- Robert Preidt
- Posted March 27, 2019
Ancestry Matters When Seeking Matched Bone Marrow Donors
The chances of finding an unrelated bone marrow donor are higher for U.S. patients of European descent than for those of non-European descent, a new study finds.
A bone marrow transplant can sometimes help people with life-threatening blood cancers by replacing the patient's cells with healthy ones from a donor. A brother or sister with the same genetic markers as the recipient is the ideal donor.
For patients without a suitable sibling donor, a transplant from a matched unrelated donor is typically the next best option.
In the new study, researchers looked at just over 1,300 blood cancer patients at Memorial Sloan Kettering Cancer Center, in New York City, who sought a fully matched bone marrow donor between 2005 and 2017.
While 67 percent of patients with European ancestry received a matched transplant from an unrelated donor, the rate was only 33 percent for non-Europeans, including Asians, white Hispanics and Africans. Those of African descent had the lowest rate.
But not all Europeans had equal success: 41 percent from southern Europe had a fully matched donor, compared to between 64 percent and 77 percent of others, according to the study published online March 27 in the journal Blood Advances.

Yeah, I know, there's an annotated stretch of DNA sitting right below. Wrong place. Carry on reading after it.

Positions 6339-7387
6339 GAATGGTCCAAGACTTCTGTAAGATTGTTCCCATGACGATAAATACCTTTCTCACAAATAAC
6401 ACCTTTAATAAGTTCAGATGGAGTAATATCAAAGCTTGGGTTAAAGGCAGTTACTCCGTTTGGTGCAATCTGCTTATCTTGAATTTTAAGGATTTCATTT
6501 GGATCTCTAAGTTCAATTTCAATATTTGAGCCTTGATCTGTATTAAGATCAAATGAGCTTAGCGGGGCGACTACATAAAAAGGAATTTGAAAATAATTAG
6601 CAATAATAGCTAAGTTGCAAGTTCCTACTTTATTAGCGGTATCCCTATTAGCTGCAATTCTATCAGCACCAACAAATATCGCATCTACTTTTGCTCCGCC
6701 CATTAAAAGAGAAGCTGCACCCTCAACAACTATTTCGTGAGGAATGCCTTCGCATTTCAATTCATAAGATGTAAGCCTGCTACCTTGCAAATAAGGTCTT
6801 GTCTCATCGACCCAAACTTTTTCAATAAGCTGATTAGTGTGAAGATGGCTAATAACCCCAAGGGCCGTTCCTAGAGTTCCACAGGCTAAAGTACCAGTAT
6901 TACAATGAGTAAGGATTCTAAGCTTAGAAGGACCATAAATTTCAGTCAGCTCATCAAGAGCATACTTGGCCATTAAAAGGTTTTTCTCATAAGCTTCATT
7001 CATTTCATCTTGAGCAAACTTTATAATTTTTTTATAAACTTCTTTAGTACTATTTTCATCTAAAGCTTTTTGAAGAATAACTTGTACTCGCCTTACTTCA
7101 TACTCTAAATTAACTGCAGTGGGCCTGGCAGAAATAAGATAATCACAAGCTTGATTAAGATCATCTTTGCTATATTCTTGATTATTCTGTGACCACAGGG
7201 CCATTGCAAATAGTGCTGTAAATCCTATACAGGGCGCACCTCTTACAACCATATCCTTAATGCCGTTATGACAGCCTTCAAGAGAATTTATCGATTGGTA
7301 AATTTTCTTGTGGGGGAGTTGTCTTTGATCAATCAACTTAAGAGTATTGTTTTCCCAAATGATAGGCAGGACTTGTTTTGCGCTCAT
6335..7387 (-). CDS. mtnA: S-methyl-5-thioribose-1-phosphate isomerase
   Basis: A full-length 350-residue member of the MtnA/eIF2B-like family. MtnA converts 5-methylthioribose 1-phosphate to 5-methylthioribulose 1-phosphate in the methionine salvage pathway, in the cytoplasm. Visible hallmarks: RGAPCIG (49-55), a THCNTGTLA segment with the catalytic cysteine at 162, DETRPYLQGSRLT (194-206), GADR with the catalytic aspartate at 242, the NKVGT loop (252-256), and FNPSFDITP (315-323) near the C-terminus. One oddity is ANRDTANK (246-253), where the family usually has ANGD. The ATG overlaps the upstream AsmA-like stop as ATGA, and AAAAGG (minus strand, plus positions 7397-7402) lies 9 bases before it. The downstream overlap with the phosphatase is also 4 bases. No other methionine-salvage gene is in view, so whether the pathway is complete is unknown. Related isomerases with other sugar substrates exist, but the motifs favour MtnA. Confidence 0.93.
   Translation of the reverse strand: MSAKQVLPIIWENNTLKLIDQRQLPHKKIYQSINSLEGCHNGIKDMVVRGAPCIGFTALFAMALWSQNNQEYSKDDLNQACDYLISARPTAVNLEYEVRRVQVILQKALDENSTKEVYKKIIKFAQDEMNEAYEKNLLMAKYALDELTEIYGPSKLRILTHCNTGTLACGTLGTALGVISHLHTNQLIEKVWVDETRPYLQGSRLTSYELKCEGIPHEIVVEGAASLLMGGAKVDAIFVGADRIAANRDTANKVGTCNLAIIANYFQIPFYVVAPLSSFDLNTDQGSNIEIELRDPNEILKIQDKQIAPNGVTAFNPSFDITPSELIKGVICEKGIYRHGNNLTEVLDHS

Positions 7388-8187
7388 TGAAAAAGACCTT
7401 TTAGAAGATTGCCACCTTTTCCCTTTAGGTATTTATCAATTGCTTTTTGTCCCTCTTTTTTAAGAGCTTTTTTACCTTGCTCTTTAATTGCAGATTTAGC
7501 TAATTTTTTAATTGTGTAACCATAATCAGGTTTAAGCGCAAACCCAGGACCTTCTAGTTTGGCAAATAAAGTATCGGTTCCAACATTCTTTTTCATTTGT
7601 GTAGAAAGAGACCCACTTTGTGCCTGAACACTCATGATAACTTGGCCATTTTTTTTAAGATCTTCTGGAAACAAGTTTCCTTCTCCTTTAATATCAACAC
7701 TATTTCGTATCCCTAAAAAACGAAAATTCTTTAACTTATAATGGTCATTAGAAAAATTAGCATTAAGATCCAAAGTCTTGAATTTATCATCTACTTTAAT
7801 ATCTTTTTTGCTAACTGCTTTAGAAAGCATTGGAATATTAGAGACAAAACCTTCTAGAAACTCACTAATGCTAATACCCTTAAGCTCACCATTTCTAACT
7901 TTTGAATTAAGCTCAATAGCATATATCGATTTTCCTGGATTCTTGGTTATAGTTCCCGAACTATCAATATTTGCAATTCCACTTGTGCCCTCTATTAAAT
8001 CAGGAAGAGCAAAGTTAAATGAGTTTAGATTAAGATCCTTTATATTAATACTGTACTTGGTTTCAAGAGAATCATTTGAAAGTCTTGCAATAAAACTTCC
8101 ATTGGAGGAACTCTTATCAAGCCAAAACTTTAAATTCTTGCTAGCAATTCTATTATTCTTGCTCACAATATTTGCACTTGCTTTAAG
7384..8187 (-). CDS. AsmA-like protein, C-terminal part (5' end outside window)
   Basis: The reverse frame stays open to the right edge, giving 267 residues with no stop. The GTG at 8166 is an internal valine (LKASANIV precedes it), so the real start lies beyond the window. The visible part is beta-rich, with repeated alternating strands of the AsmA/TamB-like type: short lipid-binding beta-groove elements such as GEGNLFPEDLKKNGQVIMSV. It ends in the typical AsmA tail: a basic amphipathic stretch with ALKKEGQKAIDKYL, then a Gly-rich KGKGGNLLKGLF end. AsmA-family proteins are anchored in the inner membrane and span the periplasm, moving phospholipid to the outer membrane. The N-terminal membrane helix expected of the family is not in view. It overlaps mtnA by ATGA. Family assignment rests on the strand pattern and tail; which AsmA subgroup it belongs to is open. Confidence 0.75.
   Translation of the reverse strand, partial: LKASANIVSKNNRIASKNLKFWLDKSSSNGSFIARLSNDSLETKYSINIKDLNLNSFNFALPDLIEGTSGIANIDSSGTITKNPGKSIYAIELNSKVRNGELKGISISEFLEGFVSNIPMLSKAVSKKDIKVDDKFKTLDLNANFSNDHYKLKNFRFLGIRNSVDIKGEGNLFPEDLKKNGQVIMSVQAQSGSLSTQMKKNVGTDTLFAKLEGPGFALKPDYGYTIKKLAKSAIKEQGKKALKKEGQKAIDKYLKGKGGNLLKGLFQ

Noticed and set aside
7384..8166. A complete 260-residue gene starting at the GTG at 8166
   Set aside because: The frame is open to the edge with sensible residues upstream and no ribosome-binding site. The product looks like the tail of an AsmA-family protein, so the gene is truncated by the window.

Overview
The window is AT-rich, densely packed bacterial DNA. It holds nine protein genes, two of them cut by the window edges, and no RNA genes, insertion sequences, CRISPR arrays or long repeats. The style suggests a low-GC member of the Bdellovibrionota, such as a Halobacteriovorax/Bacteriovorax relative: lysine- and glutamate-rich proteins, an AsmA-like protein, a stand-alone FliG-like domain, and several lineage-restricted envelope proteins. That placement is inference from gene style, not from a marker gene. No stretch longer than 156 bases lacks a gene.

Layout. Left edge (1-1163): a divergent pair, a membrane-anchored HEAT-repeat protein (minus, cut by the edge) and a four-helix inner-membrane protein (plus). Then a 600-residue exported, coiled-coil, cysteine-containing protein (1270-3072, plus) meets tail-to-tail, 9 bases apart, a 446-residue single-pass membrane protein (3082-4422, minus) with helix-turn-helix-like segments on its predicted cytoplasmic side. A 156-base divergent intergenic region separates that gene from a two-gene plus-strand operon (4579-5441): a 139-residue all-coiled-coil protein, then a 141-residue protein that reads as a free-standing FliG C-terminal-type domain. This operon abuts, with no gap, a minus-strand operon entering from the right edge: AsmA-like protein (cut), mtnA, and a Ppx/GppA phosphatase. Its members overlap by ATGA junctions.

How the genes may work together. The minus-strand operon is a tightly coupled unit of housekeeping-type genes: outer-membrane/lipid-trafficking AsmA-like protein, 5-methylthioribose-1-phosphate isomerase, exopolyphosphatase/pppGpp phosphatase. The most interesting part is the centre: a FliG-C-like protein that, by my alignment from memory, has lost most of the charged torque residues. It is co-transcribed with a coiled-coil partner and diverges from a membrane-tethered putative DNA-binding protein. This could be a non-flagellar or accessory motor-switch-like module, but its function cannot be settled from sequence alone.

Most who did not have a full match either received a partial match (17 percent of all patients) or a cord blood transplant (24 percent), according to the study. Four percent of patients did not receive a transplant -- the majority of these patients were of African descent.
"We have identified tremendous racial and ethnic disparity in transplant access," study author Juliet Barker said in a journal news release. "What's more, it has been thought by some that if you just increase the number of registered adult donors that it would resolve this problem, but it hasn't."
Barker, director of the Cord Blood Transplant Program at Memorial Sloan Kettering, said the findings show the importance of efforts to improve outcomes of alternative donor transplantation, including the use of unrelated donor cord blood.
Although experts knew that non-European patients have trouble finding a match, the difficulty for patients with origins in southern Europe hasn't been widely appreciated, Barker said.
Transplant centers have the technology to quickly gauge a patient's chances for a matched donor and should abandon futile adult donor searches and donor drives if chances are poor, she said. "This is more and more important as our population increasingly becomes more diverse," Barker concluded.
The National Marrow Donor Program has more on bone marrow transplant.
SOURCE: Blood Advances, news release, March 27, 2019
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